To close off the content-valuation section of this series, I’d like to discuss how off-line discussions can still be integrated into our model. As the web-environment evolves to include functionality for phone call, text message, and real time chat integration, we need to keep in mind how it is that these discussion venues can create real value for a web-asset, to the point at which they can drive real revenues. However, until we can keep track of how it is that these transactions are taking place and what kind of results they are driving.
The first way to keep track of off-line interactions occurring with your website is through using a click-to-call mechanism. While this feature never really took off as it was initially predicted to do, it is still an extremely effective mechanism for medium or larger websites to use when trying to engage customers into a more sophisticated transaction. From here, we can use software to record the conversations had with users, and transcribe it into a document that can be indexed.
Upon completing the transcription, we are in a position to benefit in a number of ways. Firstly, we can scan the conversations for recurring themes, and make adjustments accordingly to create intangible value. More importantly, we can use these conversations as content for increasing the relevance of our page. Particularly relevant conversations can be posted as anonymous examples of how to engage the company, and what the experience entails.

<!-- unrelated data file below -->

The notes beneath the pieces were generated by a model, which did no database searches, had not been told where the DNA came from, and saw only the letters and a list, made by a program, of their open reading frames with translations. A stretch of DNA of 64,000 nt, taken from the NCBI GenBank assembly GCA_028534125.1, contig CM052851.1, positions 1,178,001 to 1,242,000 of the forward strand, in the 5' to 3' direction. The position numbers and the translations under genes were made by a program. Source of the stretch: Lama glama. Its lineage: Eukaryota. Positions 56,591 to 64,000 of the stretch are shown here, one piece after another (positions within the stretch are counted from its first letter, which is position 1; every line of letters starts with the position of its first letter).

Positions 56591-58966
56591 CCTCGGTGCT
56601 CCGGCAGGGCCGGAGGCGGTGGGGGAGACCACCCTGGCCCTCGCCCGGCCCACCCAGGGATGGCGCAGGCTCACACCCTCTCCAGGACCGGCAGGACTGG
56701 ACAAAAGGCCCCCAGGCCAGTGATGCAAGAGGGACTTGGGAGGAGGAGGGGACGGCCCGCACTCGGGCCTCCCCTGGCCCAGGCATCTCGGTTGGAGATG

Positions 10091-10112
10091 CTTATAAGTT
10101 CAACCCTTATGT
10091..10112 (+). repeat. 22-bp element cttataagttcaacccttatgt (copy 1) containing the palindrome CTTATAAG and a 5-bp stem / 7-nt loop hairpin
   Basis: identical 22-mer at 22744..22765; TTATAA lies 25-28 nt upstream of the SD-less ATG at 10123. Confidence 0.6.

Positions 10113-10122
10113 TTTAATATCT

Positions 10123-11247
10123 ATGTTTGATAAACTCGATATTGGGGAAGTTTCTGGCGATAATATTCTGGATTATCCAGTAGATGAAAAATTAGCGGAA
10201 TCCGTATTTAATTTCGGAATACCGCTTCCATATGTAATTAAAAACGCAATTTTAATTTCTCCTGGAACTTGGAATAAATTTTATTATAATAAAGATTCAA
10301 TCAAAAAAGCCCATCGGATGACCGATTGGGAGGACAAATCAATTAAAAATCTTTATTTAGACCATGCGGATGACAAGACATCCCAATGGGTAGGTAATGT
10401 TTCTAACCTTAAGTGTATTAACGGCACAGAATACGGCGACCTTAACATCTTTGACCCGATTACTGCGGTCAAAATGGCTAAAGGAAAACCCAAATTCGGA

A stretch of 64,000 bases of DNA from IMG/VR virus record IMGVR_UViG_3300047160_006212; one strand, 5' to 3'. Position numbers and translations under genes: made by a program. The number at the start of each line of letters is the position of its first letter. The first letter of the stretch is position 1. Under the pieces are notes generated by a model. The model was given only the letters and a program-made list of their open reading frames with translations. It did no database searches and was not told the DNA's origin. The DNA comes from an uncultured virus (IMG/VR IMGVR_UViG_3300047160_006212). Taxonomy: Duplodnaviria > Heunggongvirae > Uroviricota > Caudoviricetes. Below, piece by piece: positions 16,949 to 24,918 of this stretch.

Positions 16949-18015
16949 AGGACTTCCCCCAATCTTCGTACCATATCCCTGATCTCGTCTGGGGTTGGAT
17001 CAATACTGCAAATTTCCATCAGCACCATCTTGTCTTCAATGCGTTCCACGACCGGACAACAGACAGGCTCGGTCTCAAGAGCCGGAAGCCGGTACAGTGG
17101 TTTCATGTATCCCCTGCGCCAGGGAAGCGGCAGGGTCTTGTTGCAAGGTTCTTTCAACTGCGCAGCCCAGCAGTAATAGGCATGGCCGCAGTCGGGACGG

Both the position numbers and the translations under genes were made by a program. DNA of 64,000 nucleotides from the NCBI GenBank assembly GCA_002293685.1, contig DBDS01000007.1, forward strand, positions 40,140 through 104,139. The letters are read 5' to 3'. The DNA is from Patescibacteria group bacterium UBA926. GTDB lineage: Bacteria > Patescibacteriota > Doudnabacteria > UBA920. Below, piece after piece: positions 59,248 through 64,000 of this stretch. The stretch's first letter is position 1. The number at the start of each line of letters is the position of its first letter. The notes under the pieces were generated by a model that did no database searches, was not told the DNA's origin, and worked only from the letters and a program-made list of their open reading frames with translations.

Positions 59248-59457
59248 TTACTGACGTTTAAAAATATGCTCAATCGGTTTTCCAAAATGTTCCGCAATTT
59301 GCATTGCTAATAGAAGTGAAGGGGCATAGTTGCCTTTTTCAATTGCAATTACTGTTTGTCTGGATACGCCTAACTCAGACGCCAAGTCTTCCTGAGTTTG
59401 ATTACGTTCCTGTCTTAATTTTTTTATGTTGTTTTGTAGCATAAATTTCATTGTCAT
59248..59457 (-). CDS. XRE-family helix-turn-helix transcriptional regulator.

That being said, it’s pretty difficult for us to value an entire phone-tracking mechanism against a tiny piece of content that is created once and a while. As such, click-to-call tracking needs to be about valuing the ability of a sales representative to convert a call into a sale, and how much tangible worth that creates for the company on a per-call basis. This can then be measured against the cost of posting a phone-book or publication ad that would drive similar kinds of telephone traffic. On a cost-per-call basis, the comparative value can then be a function just how effective the mediums are.
The second mechanism to integrate into a valuation platform for web assets is one to track text-messages associated with the page. As SMS functionality moves out of its infancy, we can find more solutions for indexing and manipulating incoming text messages as they come from our user base. While this sort of functionality is obviously reserved for higher-scale websites, it is important to remember that such a size is still a goal for growling platforms. From there, we need to determine the cost of the SMS platform, and determine the tangible value it creates for the page itself.
Are these premium messages being sent through a phone network?
Then we need to understand the break-even cost of running such a system (to be discussed in a later section), and what kind of premium the vanity number and short-code are worth. As assets, we can then value the lease of this capacity on a fixed basis, with a fast-moving amortization, and an understanding of the third-party solutions that could provide a more cost effectively solution for a smaller scale operation. From an investment standpoint, we can then look at this section to determine if there is an opportunity to unlock economies of scale in an already successful web-asset with SMS integration by changing the way in which the messages are processed (ie. on a fixed or variable basis).
As mentioned before, the personal nature of off-page ‘content’ is hard to place a value on, simply because of the way that it requires person-to-person communication. That being said, the thing to remember is that online interactions should always be the goal of a website, and therefore looked at as highly valuable. By encouraging offline transactions, a relationship with the page is taken into the user’s real-world life, and ideally, into their real-world wallet.